La Marca Prosecco
Always serve La Marca Prosecco chilled between 46-50°F. A versatile Italian Sparkling wine, La Marca Prosecco can be served in sparkling flutes or white wine glasses. A full bottle serves approximately 5-7 glasses. After pouring the first round, seal the opened bottle with a bottle stopper to keep remaining wine fresh and effervescent and keep the wine chilled to 46-50°F. An opened bottle should last about 3-4 hours with the bottle closure.
La Marca Prosecco is named for the La Marca Trevigiana zone, located in the heart of Italy's Prosecco region, where its grapes are grown. Founded more than 40 years ago, the La Marca winery joins tradition and innovation, ensuring the highest quality product.
In 2007, the winery was awarded a "Top 100 Wines of the Year" by Wine Spectator. La Marca is the only Prosecco producer from the Veneto region to be awarded this honor.
One of the world’s most popular and playful sparkling wines, Prosecco is a specialty of northeastern Italy, spanning nine provinces of the Veneto and Fruili-Venezia Giulia regions. A higher-quality version that must meet more stringent production requirements is known as Prosecco Superiore and must come from the more rugged terrain between the towns of Valdobiaddene and Conegliano. Prosecco can be produced as a still wine, a semi-sparkling wine (“frizzante”), or a fully sparkling wine (“spumante”)—the latter being the most common. While it is typically produced in a “brut” (dry) style, its fresh and fruity character makes it seem a bit sweeter than it actually is. “Extra brut” styles, incorporating higher levels of residual sugar, are quite popular, however.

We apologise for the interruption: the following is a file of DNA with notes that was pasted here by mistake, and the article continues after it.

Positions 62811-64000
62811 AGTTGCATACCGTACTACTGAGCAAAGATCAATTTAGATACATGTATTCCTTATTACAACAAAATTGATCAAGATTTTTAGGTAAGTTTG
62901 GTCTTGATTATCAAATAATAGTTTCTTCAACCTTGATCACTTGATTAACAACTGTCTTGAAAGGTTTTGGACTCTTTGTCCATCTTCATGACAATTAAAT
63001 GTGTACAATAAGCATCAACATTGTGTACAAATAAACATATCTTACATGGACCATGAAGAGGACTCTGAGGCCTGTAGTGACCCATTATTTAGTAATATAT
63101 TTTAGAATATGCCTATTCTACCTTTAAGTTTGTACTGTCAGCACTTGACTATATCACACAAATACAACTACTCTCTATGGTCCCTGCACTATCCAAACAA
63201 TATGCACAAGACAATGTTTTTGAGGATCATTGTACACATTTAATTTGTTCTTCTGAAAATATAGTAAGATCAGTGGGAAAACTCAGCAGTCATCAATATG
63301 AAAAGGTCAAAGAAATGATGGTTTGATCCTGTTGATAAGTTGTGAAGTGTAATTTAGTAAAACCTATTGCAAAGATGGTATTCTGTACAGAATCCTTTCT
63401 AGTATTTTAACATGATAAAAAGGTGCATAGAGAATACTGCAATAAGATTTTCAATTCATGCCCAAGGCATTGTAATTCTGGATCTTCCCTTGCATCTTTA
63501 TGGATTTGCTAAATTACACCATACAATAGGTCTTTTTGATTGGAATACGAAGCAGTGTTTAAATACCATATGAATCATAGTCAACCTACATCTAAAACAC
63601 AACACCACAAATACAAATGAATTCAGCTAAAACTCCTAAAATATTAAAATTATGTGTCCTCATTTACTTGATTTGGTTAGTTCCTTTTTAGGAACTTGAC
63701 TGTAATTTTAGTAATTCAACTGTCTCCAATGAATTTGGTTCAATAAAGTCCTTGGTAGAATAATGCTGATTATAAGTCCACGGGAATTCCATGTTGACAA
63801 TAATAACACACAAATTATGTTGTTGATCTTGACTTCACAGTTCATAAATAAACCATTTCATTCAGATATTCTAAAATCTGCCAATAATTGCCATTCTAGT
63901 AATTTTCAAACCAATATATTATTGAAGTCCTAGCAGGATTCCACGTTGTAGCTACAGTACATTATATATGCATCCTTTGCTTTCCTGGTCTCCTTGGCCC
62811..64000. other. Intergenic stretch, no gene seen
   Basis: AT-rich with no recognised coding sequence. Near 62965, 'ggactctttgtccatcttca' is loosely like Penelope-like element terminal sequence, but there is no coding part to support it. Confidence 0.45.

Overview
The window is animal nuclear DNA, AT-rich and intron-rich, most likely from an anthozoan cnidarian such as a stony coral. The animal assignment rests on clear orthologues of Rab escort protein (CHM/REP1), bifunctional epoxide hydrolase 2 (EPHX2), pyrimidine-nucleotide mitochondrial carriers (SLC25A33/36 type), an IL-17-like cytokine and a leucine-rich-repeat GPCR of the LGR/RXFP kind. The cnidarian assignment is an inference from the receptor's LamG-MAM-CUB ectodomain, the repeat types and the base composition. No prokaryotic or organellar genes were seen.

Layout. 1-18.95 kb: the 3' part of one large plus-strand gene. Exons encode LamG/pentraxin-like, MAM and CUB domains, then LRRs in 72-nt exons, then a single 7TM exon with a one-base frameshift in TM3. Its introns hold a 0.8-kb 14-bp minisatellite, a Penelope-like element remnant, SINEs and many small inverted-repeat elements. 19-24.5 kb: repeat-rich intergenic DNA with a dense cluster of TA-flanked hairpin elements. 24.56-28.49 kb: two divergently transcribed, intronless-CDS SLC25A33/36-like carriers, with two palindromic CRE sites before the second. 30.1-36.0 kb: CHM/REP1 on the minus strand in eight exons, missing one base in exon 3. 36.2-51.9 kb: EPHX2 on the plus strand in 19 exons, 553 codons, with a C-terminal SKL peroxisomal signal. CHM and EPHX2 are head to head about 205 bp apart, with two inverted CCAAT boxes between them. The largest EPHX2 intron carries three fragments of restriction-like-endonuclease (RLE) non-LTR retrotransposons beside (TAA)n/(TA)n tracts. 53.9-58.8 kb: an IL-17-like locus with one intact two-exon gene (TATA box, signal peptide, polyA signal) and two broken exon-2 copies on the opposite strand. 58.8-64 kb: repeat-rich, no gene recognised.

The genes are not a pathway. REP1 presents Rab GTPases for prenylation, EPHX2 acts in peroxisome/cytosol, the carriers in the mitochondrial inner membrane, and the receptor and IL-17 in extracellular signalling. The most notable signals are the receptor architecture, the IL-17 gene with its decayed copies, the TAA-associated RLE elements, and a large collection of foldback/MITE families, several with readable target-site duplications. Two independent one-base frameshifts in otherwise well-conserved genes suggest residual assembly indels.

Made from the Glera grape, which was formerly and confusingly called Prosecco, these wines are notable for pleasant flavors of peach, pear, melon, green apple, and honeysuckle. Lower pressure during the carbonation process (also called the tank method) means that the bubbles are lighter and frothier than in Champagne or other traditional method sparkling wine, and less persistent. Prosecco is also a great choice to blend with orange juice for mimosas for a classic brunch beverage.
A term typically reserved for Champagne and Sparkling Wines, non-vintage or simply “NV” on a label indicates a blend of finished wines from different vintages (years of harvest). To make non-vintage Champagne, typically the current year’s harvest (in other words, the current vintage) forms the base of the blend. Finished wines from previous years, called “vins de reserve” are blended in at approximately 10-50% of the total volume in order to achieve the flavor, complexity, body and acidity for the desired house style. A tiny proportion of Champagnes are made from a single vintage.
There are also some very large production still wines that may not claim one particular vintage. This would be at the discretion of the winemaker’s goals for character of the final wine.